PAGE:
Physicists plan to announce soon that they've found enough evidence to prove the existence of the Higgs boson, also known as the God particle, but will stop short of saying they've actually observed the particle itself, according to news reports.

The European Organization for Nuclear Research, also known as CERN, will be presenting new data from work at the organization's large particle accelerator on Wednesday morning in Geneva and at a meeting in Australia this week. An Associated Press report characterizes the data as showing the footprint of the Higgs boson rather than describing the particle itself.

Rob Roser, a scientist working at Chicago's Fermilab and another seeker of the Higgs boson, told the AP the results are akin to being on the hunt for a dinosaur and discovering the creature's fossilized tracks.

You see the footprints and the shadow of the object, but you don't actually see it, Roser said, according to the AP.

The Higgs boson is thought to factor into how other subatomic particles like protons, neutrons and electrons have mass.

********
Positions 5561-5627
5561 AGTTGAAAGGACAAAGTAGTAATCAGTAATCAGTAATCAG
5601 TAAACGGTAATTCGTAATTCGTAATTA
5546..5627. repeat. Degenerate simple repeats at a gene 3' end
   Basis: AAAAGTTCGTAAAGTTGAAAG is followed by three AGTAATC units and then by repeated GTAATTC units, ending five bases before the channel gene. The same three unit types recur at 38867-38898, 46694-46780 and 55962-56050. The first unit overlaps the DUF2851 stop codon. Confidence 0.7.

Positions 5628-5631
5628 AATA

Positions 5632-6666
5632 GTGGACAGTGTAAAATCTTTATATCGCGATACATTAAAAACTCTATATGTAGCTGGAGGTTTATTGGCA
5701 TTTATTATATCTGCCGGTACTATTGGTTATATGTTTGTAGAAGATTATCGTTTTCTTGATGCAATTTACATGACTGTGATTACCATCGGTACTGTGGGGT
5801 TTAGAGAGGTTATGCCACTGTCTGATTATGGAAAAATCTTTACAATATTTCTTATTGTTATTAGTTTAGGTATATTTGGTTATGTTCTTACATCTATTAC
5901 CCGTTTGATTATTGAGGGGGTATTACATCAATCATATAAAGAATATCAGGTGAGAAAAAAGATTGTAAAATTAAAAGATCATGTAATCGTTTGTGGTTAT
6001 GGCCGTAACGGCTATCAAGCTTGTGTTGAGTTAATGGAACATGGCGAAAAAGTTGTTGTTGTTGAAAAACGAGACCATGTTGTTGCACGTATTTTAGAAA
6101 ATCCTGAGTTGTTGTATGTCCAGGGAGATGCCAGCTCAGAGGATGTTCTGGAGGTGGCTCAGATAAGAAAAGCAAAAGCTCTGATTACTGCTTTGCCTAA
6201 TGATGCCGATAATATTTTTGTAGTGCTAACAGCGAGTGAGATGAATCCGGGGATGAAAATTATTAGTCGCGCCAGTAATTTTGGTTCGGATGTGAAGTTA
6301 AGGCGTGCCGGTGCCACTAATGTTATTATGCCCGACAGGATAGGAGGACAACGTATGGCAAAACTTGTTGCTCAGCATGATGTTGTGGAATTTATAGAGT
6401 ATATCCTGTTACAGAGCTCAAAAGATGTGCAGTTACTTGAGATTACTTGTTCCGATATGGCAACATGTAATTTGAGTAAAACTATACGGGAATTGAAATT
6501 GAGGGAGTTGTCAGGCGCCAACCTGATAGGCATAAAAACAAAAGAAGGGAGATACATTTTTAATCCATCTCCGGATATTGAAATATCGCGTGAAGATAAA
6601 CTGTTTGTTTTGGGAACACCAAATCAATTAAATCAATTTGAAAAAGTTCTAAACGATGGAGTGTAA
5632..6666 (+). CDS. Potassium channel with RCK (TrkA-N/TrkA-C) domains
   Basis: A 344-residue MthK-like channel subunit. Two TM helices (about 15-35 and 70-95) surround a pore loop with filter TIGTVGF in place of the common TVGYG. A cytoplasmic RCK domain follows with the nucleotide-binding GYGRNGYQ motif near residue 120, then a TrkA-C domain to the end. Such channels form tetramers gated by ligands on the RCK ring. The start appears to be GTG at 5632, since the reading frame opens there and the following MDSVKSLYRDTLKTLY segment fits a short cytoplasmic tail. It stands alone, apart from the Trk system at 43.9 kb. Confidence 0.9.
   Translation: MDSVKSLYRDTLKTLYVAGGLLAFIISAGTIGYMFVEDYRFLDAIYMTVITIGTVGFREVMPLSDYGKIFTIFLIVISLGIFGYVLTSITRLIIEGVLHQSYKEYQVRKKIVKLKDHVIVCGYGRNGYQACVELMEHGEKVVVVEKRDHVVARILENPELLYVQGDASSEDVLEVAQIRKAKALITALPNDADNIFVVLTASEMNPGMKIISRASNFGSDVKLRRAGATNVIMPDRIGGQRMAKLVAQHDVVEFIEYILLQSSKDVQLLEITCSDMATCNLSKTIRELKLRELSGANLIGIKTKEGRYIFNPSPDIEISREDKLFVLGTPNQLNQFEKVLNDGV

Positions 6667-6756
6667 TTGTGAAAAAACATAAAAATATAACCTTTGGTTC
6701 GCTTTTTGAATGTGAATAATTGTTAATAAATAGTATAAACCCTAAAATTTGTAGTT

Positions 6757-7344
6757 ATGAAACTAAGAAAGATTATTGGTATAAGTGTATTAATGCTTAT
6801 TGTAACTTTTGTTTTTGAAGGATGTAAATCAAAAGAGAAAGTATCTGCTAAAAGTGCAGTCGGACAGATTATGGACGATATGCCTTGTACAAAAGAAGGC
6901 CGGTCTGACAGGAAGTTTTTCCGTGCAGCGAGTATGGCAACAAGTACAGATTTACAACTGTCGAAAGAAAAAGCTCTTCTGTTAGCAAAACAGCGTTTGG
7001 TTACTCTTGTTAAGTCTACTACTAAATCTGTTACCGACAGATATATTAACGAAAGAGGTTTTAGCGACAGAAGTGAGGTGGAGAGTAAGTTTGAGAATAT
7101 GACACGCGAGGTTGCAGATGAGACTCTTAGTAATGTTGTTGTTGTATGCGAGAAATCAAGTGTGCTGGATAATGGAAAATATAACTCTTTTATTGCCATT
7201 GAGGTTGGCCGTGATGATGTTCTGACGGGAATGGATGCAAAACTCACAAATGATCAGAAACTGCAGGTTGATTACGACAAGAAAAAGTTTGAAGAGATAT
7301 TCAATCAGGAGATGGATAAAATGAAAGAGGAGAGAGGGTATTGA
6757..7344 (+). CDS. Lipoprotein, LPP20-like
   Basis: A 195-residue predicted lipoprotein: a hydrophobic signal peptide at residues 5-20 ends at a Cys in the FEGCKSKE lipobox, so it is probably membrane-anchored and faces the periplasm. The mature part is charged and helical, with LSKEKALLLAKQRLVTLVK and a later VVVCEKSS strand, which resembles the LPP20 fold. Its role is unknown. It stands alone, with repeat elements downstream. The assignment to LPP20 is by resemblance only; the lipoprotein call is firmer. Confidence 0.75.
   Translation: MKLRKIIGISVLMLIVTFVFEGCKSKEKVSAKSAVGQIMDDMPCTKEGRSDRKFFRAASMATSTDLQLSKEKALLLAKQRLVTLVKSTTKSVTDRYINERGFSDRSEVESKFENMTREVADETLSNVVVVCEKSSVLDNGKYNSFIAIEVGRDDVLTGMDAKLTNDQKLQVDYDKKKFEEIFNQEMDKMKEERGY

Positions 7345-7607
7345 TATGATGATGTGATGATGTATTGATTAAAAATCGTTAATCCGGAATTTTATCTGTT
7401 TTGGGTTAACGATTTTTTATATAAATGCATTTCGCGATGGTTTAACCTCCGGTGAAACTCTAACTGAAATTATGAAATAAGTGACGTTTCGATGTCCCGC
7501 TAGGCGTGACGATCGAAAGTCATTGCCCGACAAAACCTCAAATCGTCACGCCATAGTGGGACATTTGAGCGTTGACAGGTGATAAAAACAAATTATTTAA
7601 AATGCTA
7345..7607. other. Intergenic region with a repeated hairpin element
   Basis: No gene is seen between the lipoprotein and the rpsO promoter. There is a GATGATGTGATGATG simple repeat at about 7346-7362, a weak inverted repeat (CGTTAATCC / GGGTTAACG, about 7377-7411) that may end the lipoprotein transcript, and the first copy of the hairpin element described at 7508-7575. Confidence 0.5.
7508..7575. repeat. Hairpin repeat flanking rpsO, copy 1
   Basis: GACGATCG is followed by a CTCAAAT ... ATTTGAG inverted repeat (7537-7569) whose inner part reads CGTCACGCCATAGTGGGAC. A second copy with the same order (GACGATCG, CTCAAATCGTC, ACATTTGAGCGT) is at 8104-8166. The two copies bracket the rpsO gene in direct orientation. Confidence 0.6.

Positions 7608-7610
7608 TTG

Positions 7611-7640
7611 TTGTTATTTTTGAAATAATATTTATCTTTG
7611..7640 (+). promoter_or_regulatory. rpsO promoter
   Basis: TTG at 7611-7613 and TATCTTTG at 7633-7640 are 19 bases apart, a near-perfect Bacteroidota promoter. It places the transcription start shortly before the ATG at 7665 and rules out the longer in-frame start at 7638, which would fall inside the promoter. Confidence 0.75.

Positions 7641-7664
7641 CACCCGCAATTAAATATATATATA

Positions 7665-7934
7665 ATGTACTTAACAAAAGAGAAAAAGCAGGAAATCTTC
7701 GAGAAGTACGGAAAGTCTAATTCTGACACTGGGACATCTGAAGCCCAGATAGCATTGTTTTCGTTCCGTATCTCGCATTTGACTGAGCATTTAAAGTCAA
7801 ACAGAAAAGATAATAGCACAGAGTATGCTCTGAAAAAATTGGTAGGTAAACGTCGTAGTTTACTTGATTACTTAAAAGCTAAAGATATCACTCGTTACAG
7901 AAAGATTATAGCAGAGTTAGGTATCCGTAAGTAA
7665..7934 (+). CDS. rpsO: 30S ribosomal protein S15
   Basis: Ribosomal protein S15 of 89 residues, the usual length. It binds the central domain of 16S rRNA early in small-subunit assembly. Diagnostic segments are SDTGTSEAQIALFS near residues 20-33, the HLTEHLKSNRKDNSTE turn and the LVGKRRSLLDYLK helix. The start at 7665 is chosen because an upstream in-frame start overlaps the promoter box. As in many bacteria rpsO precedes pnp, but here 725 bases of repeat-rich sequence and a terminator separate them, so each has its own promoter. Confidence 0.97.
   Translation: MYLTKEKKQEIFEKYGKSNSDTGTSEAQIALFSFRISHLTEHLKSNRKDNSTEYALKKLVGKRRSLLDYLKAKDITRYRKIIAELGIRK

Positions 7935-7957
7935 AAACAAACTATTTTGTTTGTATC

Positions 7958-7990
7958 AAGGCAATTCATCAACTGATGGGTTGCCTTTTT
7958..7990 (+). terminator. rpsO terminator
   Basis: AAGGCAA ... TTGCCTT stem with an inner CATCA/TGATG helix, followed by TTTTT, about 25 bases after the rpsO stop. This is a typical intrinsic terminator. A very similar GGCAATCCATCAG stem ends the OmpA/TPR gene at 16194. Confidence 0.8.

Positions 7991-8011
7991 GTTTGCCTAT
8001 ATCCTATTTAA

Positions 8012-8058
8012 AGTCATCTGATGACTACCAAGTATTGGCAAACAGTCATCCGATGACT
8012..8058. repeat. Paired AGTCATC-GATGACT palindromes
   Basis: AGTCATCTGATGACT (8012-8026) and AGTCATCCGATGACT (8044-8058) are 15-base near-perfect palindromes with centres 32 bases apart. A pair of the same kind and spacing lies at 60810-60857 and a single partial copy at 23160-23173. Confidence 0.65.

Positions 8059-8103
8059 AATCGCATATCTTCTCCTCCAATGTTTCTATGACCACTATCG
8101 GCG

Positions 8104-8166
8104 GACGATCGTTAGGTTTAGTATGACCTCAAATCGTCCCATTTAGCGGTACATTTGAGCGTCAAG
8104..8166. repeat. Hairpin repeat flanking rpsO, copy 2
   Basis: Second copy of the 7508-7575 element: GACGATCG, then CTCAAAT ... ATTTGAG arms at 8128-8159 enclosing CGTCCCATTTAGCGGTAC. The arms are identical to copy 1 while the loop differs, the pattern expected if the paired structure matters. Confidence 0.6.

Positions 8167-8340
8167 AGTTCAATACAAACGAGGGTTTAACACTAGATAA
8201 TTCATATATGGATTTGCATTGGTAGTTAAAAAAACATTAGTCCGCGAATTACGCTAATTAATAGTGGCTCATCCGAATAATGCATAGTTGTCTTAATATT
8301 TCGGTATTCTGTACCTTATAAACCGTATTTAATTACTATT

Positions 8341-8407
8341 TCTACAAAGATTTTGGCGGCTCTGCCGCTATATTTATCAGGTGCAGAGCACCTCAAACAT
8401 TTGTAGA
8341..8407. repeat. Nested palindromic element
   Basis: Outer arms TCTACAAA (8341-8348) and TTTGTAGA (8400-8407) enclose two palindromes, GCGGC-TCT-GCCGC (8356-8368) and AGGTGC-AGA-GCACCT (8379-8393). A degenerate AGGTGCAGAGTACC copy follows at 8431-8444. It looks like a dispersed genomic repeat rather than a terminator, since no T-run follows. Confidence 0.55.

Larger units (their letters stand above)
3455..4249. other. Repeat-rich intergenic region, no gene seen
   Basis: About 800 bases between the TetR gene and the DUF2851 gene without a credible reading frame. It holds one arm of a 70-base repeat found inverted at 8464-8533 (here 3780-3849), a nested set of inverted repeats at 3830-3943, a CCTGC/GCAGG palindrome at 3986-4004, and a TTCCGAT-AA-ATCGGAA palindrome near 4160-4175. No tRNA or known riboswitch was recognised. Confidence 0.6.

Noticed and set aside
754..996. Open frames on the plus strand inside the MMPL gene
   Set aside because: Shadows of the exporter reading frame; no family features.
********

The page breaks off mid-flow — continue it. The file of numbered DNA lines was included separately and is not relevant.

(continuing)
As the Atlantic notes, physicists are particularly shy about trumpeting discoveries before they're absolutely sure they're right. The ideal threshold is something called 5-Sigma proof, meaning there's a less than one in one million chance that the result described is the result of some random fluctuation.

There were rumors that experiments of the Higgs resulted 4-sigma signals (one notch down), and scientists were speculating whether or not these multiple 4's would trump a 5-sigma and perhaps trigger discovery and how exactly CERN would spin it, the Atlantic's Alexander Abed-Santos wrote.